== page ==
Uniform of Major Wemyss 1826

This uniform belonged to Major James Wemyss who entered the Scots Greys as a cornet in 1810 and reached the rank of major on 10 June 1826. He went on half-pay on 8 Mar 1827. In the Army Historical Journal, Percy Sumner describes the coat: 'Officer's Coatee, formerly in the Cotton Museum on the Field of Waterloo. 8 Bars of gold lace, three quarter inch wide, laid double as usual (4-vellum pattern, one edge scalloped), blue collar laced all round with one loop of lace (no button), blue cuff, indented, with 3 loops and buttons, 2 buttons at the waist behind, 3 loops and buttons on skirts, blue turn-backs edged with lace, turn-back ornament a gold Star of the Order of the Thistle, gold aiguillette on right shoulder, plaited cord strap only on left, gold Garter Star on the straps.'

The poor quality photo does not show the gold star on the shoulder cords very clearly. These rank badges date the uniform as 1826, the year that Wemyss was promoted to major. According to the 1822 Dress Regulations, the ranks below major had no badges but majors had a star, lieutenant-colonels had a crown and colonels had both. The coatee is, of course, scarlet, with blue facings. The three chevrons of gold lace on the cuffs and skirts distinguished dragoons from dragoon guards who had four. The pouch-belt is the dress version, with gold lace in the ess and vellum pattern and edged in blue velvet. The pouch can be seen more clearly in the Pouch-belts section. The waist-belt is similar to the pouch-belt, with a rectangular gilt plate and silver royal cypher, crown and wreath. There are rings attached to the belt to support the sword and sabretache slings. The sword slings are wider and have spring clips. They have been incorrectly attached to the sabretache in this display. The Waterloo medal is attached to the left breast of the coat.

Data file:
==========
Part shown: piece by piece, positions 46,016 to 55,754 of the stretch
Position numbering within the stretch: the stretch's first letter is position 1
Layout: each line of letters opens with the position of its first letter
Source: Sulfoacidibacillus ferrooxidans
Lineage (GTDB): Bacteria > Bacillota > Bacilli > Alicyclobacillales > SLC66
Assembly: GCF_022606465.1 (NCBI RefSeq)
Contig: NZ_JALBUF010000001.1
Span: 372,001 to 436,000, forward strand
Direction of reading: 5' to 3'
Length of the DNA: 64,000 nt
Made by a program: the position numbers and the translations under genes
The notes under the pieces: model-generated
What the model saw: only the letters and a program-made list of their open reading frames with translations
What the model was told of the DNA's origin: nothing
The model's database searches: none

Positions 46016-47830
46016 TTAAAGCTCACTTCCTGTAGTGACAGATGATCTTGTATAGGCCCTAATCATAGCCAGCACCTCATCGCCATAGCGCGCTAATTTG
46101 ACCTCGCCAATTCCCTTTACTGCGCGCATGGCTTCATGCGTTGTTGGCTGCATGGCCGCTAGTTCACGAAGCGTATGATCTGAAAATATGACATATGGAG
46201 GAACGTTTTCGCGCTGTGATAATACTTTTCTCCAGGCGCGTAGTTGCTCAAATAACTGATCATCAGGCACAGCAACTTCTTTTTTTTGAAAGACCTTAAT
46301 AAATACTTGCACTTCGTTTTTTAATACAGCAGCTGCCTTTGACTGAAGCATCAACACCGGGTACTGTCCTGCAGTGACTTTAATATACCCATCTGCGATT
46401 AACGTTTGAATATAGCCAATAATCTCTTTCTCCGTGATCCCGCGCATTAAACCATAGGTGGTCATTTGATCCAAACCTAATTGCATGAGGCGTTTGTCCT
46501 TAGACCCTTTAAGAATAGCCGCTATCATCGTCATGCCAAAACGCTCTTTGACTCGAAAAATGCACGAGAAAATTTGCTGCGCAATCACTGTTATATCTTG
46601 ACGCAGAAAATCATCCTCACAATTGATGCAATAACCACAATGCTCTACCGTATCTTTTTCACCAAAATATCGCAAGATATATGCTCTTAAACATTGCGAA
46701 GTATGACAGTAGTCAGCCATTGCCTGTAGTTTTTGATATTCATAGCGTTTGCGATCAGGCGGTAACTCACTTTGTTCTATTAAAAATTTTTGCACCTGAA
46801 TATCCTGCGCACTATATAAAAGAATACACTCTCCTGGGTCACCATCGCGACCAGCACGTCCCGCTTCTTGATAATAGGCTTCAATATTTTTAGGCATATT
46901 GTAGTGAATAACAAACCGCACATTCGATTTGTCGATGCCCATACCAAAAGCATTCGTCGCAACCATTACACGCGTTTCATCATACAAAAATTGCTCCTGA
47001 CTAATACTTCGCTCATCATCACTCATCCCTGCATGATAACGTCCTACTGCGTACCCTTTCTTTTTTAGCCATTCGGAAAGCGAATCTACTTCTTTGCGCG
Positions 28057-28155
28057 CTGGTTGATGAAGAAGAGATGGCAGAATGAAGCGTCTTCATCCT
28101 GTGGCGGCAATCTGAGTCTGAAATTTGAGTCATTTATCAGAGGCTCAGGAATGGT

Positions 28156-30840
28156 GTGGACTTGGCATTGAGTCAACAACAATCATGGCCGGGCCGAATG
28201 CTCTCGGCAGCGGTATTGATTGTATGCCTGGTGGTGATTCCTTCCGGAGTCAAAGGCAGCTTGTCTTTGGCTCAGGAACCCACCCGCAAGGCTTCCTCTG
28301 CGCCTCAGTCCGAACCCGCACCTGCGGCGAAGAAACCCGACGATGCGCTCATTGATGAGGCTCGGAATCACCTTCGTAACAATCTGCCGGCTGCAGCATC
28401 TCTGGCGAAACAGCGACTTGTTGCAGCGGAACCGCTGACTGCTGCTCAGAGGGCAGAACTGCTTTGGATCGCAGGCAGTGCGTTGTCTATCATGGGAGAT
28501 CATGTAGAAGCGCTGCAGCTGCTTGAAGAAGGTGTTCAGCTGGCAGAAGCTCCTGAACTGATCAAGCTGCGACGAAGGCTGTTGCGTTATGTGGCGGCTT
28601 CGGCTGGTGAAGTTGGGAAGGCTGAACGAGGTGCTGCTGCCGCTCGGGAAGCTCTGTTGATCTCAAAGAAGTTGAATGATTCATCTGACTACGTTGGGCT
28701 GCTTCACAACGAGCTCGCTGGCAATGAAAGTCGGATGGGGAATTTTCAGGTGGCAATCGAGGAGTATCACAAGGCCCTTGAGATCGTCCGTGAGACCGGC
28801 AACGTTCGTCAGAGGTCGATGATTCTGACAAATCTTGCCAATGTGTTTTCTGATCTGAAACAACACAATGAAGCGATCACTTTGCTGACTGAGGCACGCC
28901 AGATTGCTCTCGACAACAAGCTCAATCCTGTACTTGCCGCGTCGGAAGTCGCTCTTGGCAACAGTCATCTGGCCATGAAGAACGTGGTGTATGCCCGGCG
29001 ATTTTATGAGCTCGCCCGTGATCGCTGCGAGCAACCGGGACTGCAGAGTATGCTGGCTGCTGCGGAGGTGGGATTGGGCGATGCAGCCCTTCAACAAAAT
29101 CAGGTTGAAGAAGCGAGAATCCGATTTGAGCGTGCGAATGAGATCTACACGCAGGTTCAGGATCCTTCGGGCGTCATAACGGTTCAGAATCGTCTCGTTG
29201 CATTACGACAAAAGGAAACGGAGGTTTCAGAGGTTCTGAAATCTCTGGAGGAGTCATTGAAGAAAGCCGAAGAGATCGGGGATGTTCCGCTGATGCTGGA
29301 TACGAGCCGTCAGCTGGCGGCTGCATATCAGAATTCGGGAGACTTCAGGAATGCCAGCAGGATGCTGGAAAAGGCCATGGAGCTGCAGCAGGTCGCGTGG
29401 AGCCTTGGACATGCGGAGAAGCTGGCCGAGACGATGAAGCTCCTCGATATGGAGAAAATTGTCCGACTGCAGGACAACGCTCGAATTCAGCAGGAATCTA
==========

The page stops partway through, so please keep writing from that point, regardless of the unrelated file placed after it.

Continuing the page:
Back of Wemyss' Coatee 1826

The back view of the coat shows the pouch attached to the pouch-belt. The back of the coatee is unadorned apart from the gold lace chevrons on the skirts. The collar, which looks all gold from the front, can be seen to show the blue facings at the back, since the gold lace loops extend about 6 inches on each side. The undress black leather sabretache can be seen in the top right of the photo, having only two rings to support it from the white undress waist-belt.

The dress regulations of 1822 stipulate blue-grey cossack trousers for Dress uniform. White breeches and boots were not worn at this time. However, white kerseymere breeches and stockings were worn in Full Dress for evening wear, with a cocked hat.

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by Stephen Luscombe